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working on it and doing things. obviously, he's there in jerusalem right now but they have not talked about it much lately. >> john hudson, very quickly before i let you go, your take on this move tomorrow, what we're going to be talking about tomorrow as this opens. >> obviously, the ambassador is zligt delighted. and obviously, the pro-israel gop donor class. the difficulty is the skepticism that tim laid out is very real from a look inside the peace plan that was not going anywhere. but, of course, the president himself outlined this as this was going to be the huge deal. people have thought this was so difficult, but maybe we can make it happen. here's the one who built up the expectations. but with this, you know, very sensitive designation of an embassy in jerusalem, it's touched on the most sensitive part of the peace deal. and right now, the talks are dead in the water. everybody acknowledges that palestinians won't meet with u.s. officials to discuss this. so it has not only taken out a
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piece of leverage, but it's also sort of ensured that the peace deal is dead in the water. that we're still waiting on the white house to release its peace plan. that keeps getting pushed back. so while it's certainly a political win where the talks are going is unknown. >> very sun new and opt mystic -- optimistic panel on this topic. still to come tonight on "kasie dc," we'll talk about the latest wave in the open yesterday crisis in america. and withjoaquin castro join show live talking about a sacrifice fly for the p. you're watching "kasie dc." o) what if ? what if our car... could stop itself? in iihs front-end crash prevention testing,
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welcome back. a brewing battle between devin nunez and the department of justice seems to have cooled off a little bit, for now, anyway, nunez was at the justice department along with trey gowdy to meet with officials over top concerns they have over nunez documents related to the investigation. nunes said it was, quote, productivity and look forward to continuing their dialogue next week. what remains a mystery is what significance the documents may have. joining me is democratic congressman joaquin castro.
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thank you for joining me. >> thank you for having me, kasie. >> what do you know at this point where this stands? we know there are threats to potentially hold jeff sessions or rod rosenstein in contempt of congress over all of this. the white house seems to agree with the doj in a rare move to say this would compromise an intelligent source. what are you hearing behind the scenes where this stands? >> well, this is usually the part where i would say that certain things are classified and i can't talk about them. but in this case, we have a situation where devin nunes literally has not explained to the committee either what he's looking for or the reason he's looking for this information. he did this, i guess, about a week ago when all of us were back home in our districts. and since then, has not come in front of the committee and laid out his case about what this information is and why he needs it. so not only has he kept the american people in the dark, but he's kept the committee in the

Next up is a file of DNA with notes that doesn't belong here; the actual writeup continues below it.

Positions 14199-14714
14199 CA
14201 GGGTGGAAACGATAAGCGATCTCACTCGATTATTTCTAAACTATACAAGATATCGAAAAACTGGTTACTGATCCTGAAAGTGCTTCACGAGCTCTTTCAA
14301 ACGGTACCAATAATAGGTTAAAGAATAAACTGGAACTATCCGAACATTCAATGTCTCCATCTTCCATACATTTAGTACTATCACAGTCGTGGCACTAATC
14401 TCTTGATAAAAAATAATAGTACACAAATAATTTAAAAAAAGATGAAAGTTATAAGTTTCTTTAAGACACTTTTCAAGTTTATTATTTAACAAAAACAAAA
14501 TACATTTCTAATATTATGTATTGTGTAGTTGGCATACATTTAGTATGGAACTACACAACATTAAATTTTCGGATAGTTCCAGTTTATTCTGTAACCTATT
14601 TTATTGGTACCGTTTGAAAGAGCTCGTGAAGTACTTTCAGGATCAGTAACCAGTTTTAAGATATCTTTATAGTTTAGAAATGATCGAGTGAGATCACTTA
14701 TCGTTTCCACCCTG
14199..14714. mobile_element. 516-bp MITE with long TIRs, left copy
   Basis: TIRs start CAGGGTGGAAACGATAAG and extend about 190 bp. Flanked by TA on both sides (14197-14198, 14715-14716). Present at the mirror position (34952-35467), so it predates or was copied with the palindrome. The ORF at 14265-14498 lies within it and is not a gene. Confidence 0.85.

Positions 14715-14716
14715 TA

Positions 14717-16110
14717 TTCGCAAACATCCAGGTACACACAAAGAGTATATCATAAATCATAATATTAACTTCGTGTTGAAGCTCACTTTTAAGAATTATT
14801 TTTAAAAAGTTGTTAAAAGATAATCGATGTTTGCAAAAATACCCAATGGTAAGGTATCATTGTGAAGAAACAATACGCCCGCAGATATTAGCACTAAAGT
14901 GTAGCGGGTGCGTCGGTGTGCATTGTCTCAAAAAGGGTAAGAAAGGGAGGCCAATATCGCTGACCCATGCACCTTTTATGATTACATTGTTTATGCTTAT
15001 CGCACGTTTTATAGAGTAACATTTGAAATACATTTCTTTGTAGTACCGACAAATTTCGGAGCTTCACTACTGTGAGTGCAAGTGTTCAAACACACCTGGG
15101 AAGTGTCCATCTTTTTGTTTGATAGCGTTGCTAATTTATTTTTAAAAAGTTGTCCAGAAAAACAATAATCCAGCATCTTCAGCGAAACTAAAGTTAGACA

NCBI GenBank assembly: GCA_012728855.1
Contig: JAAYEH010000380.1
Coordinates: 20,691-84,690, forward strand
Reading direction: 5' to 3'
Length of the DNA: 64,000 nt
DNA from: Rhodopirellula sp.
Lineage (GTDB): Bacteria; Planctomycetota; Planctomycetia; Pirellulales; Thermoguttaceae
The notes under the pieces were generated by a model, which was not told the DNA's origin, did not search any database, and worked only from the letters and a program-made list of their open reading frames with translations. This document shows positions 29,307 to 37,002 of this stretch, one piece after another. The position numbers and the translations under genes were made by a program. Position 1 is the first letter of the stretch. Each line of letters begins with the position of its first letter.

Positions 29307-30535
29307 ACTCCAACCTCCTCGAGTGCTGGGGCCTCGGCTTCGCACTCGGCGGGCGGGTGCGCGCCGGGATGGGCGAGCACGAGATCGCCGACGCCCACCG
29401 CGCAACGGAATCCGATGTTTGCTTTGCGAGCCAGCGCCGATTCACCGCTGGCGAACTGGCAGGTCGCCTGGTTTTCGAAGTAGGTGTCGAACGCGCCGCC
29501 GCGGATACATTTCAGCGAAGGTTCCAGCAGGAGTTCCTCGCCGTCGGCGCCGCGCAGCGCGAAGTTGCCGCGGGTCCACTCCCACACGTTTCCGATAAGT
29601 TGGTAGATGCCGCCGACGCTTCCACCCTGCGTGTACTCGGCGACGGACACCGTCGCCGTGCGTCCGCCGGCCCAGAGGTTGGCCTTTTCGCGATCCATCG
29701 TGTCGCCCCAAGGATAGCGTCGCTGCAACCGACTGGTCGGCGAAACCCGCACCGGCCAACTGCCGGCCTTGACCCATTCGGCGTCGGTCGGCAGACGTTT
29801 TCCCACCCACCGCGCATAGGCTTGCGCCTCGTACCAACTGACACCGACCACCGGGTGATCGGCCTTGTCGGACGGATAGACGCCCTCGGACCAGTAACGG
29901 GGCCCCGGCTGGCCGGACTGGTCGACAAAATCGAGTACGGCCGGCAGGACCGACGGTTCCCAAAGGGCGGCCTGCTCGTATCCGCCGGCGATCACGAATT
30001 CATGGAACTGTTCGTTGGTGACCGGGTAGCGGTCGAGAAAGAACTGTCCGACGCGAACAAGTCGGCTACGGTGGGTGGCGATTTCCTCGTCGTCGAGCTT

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dark. >> is there anything you can do as democrats on the committee to demand that he tell you any of these things or not really? >> no, certainly we will. and i know that adam schiff, our ranking member, has been doing that. our committee staff have been doing that. but remember, this is a chairman who has basically gone rogue from the first time he did that midnight run, sharing information and receiving information from the white house, he's basically been in the service of president trump and done everything that he can, i think, to prop up the president rather than doing what he should be doing, which is being the chairman of the committee that has oversight over the executive branch. >> congressman, on another topic, politics, the generic ballot, there's been some polling in the last week or so that shows that, quite frankly, democrats are losing some ground to republicans. we had almost started operating under the assumption it may have been a foregone conclusion for democrats to take back the house. but the data seems to be a little difficult and viewers are